Skip to the Main Content

Note:These pages make extensive use of the latest XHTML and CSS Standards. They ought to look great in any standards-compliant modern browser. Unfortunately, they will probably look horrible in older browsers, like Netscape 4.x and IE 4.x. Moreover, many posts use MathML, which is, currently only supported in Mozilla. My best suggestion (and you will thank me when surfing an ever-increasing number of sites on the web which have been crafted to use the new standards) is to upgrade to the latest version of your browser. If that's not possible, consider moving to the Standards-compliant and open-source Mozilla browser.

March 21, 2016

Prime Numbers and the Riemann Hypothesis

Posted by John Baez

I hope this great book stays open-access, but I urge everyone to download a free copy now:

It’s the best elementary introduction to the connection between prime numbers and zeros of the Riemann zeta function. Fun, fun, fun!

The preface gives an idea of what this book is like:

The Riemann Hypothesis is one of the great unsolved problems of mathematics, and the reward of $1,000,000 of Clay Mathematics Institute prize money awaits the person who solves it. But — with or without money — its resolution is crucial for our understanding of the nature of numbers.

There are several full-length books recently published, written for a general audience, that have the Riemann Hypothesis as their main topic. A reader of these books will get a fairly rich picture of the personalities engaged in the pursuit, and of related mathematical and historical issues.

This is not the mission of the book that you now hold in your hands. We aim – instead — to explain, in as direct a manner as possible and with the least mathematical background required, what this problem is all about and why it is so important. For even before anyone proves this hypothesis to be true (or false!), just getting familiar with it, and with some of the ideas behind it, is exciting. Moreover, this hypothesis is of crucial importance in a wide range of mathematical fields; for example, it is a confidence-booster for computational mathematics: even if the Riemann Hypothesis is never proved, assuming its truth (and that of closely related hypotheses) gives us an excellent sense of how long certain computer programs will take to run, which, in some cases, gives us the assurance we need to initiate a computation that might take weeks or even months to complete.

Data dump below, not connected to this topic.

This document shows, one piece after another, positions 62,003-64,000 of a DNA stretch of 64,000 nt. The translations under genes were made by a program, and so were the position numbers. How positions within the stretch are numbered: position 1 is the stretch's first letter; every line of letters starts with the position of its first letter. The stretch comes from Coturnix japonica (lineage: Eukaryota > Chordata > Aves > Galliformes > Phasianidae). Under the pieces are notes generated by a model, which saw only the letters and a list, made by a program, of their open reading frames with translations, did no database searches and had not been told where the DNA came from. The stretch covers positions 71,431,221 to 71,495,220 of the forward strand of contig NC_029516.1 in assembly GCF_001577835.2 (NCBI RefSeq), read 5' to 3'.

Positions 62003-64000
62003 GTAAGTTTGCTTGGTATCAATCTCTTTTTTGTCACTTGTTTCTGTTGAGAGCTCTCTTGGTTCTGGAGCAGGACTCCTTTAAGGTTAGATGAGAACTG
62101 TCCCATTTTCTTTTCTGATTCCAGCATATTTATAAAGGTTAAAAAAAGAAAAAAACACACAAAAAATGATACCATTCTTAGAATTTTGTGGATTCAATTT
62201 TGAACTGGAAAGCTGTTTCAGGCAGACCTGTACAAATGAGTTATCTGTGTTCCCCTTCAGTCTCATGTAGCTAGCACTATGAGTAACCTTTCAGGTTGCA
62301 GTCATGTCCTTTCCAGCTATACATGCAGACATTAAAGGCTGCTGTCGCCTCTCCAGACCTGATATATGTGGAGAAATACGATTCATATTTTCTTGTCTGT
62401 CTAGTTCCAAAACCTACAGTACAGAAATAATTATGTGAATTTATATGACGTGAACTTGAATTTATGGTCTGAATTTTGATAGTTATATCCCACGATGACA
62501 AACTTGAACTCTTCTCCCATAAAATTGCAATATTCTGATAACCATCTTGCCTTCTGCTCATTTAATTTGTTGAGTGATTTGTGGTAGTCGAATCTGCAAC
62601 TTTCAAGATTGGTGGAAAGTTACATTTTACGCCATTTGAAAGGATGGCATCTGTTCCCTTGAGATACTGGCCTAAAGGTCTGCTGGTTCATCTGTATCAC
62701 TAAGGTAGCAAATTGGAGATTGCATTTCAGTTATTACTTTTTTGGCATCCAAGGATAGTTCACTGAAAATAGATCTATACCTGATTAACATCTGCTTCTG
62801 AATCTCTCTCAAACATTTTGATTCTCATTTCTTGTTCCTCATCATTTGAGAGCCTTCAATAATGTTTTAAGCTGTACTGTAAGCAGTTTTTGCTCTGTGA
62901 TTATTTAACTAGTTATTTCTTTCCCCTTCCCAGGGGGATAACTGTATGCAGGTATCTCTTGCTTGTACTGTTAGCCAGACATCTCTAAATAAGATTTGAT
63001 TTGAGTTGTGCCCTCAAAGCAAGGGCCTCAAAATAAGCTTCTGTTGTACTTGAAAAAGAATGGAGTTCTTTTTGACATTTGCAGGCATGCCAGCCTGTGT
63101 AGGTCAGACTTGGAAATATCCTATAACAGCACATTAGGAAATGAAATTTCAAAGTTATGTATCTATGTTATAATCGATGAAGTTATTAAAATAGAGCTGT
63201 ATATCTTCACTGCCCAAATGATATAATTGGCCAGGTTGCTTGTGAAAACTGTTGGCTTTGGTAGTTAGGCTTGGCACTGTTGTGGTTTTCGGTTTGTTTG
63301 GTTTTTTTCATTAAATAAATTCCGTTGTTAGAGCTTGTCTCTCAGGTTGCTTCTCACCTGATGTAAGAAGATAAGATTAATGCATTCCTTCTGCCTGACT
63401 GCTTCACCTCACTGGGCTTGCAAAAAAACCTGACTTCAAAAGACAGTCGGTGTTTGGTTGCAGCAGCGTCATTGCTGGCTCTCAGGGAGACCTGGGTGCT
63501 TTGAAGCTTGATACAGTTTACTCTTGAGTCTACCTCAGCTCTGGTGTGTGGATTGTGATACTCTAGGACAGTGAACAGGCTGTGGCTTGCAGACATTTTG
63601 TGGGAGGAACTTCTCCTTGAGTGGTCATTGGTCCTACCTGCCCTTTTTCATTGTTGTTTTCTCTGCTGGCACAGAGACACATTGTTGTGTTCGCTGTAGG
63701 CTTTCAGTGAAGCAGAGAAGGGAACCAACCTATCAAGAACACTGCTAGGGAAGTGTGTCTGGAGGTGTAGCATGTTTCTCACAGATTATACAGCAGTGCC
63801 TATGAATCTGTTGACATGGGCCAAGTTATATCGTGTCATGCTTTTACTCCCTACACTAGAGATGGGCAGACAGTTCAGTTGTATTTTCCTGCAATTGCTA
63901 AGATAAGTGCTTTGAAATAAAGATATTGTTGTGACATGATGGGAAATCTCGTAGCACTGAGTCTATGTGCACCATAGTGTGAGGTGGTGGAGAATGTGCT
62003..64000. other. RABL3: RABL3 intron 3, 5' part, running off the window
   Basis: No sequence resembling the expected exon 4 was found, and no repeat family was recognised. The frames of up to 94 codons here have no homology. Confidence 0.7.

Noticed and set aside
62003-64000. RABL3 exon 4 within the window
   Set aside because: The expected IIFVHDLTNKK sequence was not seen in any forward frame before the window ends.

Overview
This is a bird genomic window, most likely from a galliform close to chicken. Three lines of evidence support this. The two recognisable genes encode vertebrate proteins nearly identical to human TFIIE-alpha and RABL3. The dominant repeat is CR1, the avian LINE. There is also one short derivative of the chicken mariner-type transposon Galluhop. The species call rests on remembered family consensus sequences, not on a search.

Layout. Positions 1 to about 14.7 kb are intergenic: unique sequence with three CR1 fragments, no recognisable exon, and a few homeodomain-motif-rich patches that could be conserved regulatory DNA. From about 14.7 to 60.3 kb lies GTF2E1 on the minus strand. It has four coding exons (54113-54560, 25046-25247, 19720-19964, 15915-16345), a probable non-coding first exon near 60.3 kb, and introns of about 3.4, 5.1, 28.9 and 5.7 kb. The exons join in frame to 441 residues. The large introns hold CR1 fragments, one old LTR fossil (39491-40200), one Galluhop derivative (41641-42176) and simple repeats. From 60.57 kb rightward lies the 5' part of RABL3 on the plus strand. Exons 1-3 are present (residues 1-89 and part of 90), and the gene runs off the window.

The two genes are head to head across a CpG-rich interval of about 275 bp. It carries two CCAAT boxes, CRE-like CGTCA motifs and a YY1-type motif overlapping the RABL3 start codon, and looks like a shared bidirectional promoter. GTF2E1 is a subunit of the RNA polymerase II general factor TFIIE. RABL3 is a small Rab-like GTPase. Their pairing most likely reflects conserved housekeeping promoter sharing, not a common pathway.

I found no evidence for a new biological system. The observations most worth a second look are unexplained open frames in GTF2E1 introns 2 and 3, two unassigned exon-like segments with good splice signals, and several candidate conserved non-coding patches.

To inspire the reader — and I hope that means you! — Mazur and Stein give two interesting quotes. The first is by Peter Sarnak:

The Riemann hypothesis is the central problem and it implies many, many things. One thing that makes it rather unusual in mathematics today is that there must be over five hundred papers — somebody should go and count — which start ‘Assume the Riemann hypothesis,’ and the conclusion is fantastic. And those [conclusions] would then become theorems … With this one solution you would have proven five hundred theorems or more at once.

The second is by Don Zagier. I find this more moving, because of trying to wow us with hundreds of undescribed theorems, it really gets to the heart of the matter.

There are two facts about the distribution of prime numbers of which I hope to convince you so overwhelmingly that they will be permanently engraved in your hearts. The first is that, [they are] the most arbitrary and ornery objects studied by mathematicians: they grow like weeds among the natural numbers, seeming to obey no other law than that of chance, and nobody can predict where the next one will sprout. The second fact is even more astonishing, for it states just the opposite: that the prime numbers exhibit stunning regularity, that there are laws governing their behavior, and that they obey these laws with almost military precision.

Posted at March 21, 2016 5:12 AM UTC

TrackBack URL for this Entry:

1 Comment & 0 Trackbacks

Re: Prime Numbers and the Riemann Hypothesis

I should add that if the first part of the book seems too elementary (it starts from the very basics), go to the end and work backwards.

Posted by: John Baez on March 22, 2016 4:56 PM | Permalink | Reply to this

Post a New Comment